Ban limits S. Korean reporter
September 9, 2008
SEOUL — A South Korean filmmaker says her government forced her to leave Iraq last month, where she was embedded with the U.S. military while filming a television documentary about the war.
Kim Young-me is now banned from leaving South Korea and could become one of the first South Koreans to go to jail under a year-old law banning its citizens from traveling to Iraq, Afghanistan and Somalia.
Kim, 38, said the government’s decision was politically motivated: Few news reports about Iraq are filed in Korean, and the government doesn’t want people to think South Korean troops are in danger and push to withdraw them out of Iraq.
"They don’t want journalists working in Iraq," she said.
About 650 South Korean troops are stationed in Iraq to work on humanitarian aid projects. None of those troops are involved in combat, according to the Ministry of National Defense.
South Korea passed the law last summer after the Taliban kidnapped 21 South Korean missionaries working in Afghanistan and killed two before releasing the rest. Violators face up to a year in prison or a three million won fine (about $2,700) if they visit the countries without permission.
Several South Korean journalists have been given exemptions to the law and allowed to report from those countries, said Kim Kyung-han of the Ministry of Foreign Affairs and Trade. Under the law, a handful of groups, including humanitarian aid workers, some government employees, and South Koreans who usually live in those countries, can ask for exemptions.
"If she had followed the regulations, we could have given her permission to go like other reporters," he said.
But Kim said the government limits reporters to covering feel-good stories about the troops. She was also afraid it would take too long to get permission to go to Iraq from her government.
"I wanted my own independent and exclusive stories, not controlled or obstructed by the government," she said. "I think going to Iraq as a journalist only under the permission of the government is wrong."
Embedded with U.S.Kim said she has been to Iraq at least eight times since 2002 and has reported from other war zones including Afghanistan and Somalia, where pirates have hijacked South Korean ships.
She went to the United States in February, applied with the Pentagon to be an embedded reporter with the U.S. military and got permission to go this year from May to October. She was embedded with troops in Baqouba, then Baghdad and Iskandriyah.
Kim was with the 2nd Stryker Cavalry Regiment in Diyala province in July when the United States launched an offensive to drive out al-Qaida cells. Soon after she arrived, a South Korean communications officer in Tikrit noticed her name on a document and reported it to the South Korean embassy in Baghdad.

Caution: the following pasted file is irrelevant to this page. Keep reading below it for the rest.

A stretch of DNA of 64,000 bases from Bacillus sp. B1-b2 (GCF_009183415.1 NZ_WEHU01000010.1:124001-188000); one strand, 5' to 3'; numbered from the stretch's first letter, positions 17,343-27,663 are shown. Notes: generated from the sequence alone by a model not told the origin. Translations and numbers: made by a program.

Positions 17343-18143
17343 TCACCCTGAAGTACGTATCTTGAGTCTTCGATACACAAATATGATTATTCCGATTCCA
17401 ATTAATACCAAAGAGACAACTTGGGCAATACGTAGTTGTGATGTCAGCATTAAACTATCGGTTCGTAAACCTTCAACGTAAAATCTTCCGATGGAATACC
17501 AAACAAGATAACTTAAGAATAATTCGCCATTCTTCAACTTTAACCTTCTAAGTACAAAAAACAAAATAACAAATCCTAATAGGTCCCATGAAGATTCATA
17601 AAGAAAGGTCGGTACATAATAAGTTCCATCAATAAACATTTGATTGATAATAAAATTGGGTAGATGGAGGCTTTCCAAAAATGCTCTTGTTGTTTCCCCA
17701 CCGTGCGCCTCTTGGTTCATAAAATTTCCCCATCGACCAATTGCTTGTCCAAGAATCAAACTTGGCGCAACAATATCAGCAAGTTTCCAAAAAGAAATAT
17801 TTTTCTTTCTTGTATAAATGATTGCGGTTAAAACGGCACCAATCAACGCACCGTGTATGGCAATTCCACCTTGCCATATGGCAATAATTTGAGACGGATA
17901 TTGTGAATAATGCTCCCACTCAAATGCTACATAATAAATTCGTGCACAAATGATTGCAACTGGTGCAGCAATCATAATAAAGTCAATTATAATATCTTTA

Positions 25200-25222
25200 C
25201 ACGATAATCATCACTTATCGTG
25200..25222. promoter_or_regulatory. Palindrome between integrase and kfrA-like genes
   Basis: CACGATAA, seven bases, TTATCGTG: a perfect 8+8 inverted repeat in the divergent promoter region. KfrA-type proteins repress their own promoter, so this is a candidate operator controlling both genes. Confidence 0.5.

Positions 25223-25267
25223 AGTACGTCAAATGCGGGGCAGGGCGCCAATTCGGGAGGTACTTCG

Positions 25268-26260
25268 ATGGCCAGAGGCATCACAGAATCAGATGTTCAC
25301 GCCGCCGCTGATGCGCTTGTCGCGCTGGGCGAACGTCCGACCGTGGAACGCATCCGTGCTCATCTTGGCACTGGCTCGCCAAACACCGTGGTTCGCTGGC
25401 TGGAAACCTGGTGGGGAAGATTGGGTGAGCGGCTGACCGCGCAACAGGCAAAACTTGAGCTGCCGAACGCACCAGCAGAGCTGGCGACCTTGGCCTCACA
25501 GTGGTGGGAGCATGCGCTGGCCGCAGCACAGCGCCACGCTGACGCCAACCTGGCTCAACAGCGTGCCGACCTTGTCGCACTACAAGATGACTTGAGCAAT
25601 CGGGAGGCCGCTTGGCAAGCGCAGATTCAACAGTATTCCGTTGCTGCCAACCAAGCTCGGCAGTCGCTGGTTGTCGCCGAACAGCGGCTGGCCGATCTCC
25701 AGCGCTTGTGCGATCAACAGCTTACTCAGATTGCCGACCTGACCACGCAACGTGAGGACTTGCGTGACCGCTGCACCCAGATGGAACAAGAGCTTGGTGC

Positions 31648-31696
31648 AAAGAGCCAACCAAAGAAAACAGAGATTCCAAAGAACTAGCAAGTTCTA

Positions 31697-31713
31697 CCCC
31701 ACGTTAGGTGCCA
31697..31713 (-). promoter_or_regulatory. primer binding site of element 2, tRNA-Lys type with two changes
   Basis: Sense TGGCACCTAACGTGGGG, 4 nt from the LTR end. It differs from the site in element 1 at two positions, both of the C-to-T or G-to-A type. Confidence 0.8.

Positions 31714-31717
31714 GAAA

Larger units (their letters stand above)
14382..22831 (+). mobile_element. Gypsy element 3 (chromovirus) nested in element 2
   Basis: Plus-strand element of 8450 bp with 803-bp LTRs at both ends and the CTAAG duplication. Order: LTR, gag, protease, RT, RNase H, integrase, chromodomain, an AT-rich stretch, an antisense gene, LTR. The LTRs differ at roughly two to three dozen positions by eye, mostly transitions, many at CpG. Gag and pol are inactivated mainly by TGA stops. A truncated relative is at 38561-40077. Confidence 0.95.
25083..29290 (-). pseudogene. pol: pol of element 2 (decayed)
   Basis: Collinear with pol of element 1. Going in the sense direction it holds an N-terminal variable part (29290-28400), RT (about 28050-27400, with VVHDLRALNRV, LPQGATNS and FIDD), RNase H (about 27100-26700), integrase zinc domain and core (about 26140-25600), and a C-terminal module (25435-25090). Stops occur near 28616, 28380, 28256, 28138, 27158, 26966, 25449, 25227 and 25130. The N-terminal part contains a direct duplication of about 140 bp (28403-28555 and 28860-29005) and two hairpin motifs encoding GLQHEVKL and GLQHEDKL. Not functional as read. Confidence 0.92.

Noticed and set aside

Within days, the U.S. military told her she had to leave.
After returning to South Korea, she was ordered to a Seoul police station on Aug. 20 for questioning. There, the police asked how she got to Iraq, what pictures she took and what stories she reported, she said.
A Yangcheon police station officer said no charges have been filed against Kim, but said her case could be sent later this month to a prosecutor to decide whether to press charges.
Kim said she decided not to speak with the media about her case until now because she was afraid the government might try to prevent her documentary from airing. The hour-long documentary, "The U.S. Soldiers’ Iraq," is scheduled to air Wednesday and Thursday on KBS, the country’s public broadcast station.
Not afraid of jailSince Kim was ordered home, several journalism organizations have come to her defense. The New York City-based Committee to Protect Journalists issued a news release last month saying it was "greatly concerned" about Kim’s case and urged South Korea not to prosecute her.
"These travel restrictions on journalists are onerous," Bob Dietz, CPJ’s Asia coordinator, said in the release. "The government must balance its concern between security and the right of journalists to pursue a story wherever it takes them."
Yang Sung-dong, head of the Korean Producers and Directors Association, said he understands that South Korea passed the law to protect people, but it needs to be revised so reporters can travel freely.
"Any press, regardless of their nationality, should be able to go on location and report on domestic and world issues," said Yang, who asked the U.S. military in July to let Kim stay in Iraq.
Kim, who married at 24 and soon became a mother, never planned to go to a war zone.
"I was just a housewife. I didn’t know what was going on outside," she said. "I wasn’t interested in the political stories, in the social stories. I was just thinking, what was on the menu for my dinner."
She divorced at 29 and began making documentaries.
Some South Koreans don’t realize the country has troops stationed in Iraq, and some don’t even realize the war is still going on, she said. Others, she added, "think Iraq is a big problem, but they don’t realize that the U.S. Army is there."
Kim she said she’s not afraid to go to jail, and tells her 13-year-old son that it would be a sacrifice that would clear the way for other war reporters to go to Iraq.
She hopes to return to Iraq, and plans to fight the government’s order banning her from leaving South Korea.
"I’m a journalist. I’ve got to work. I have to travel outside the country," she said. "I will fight."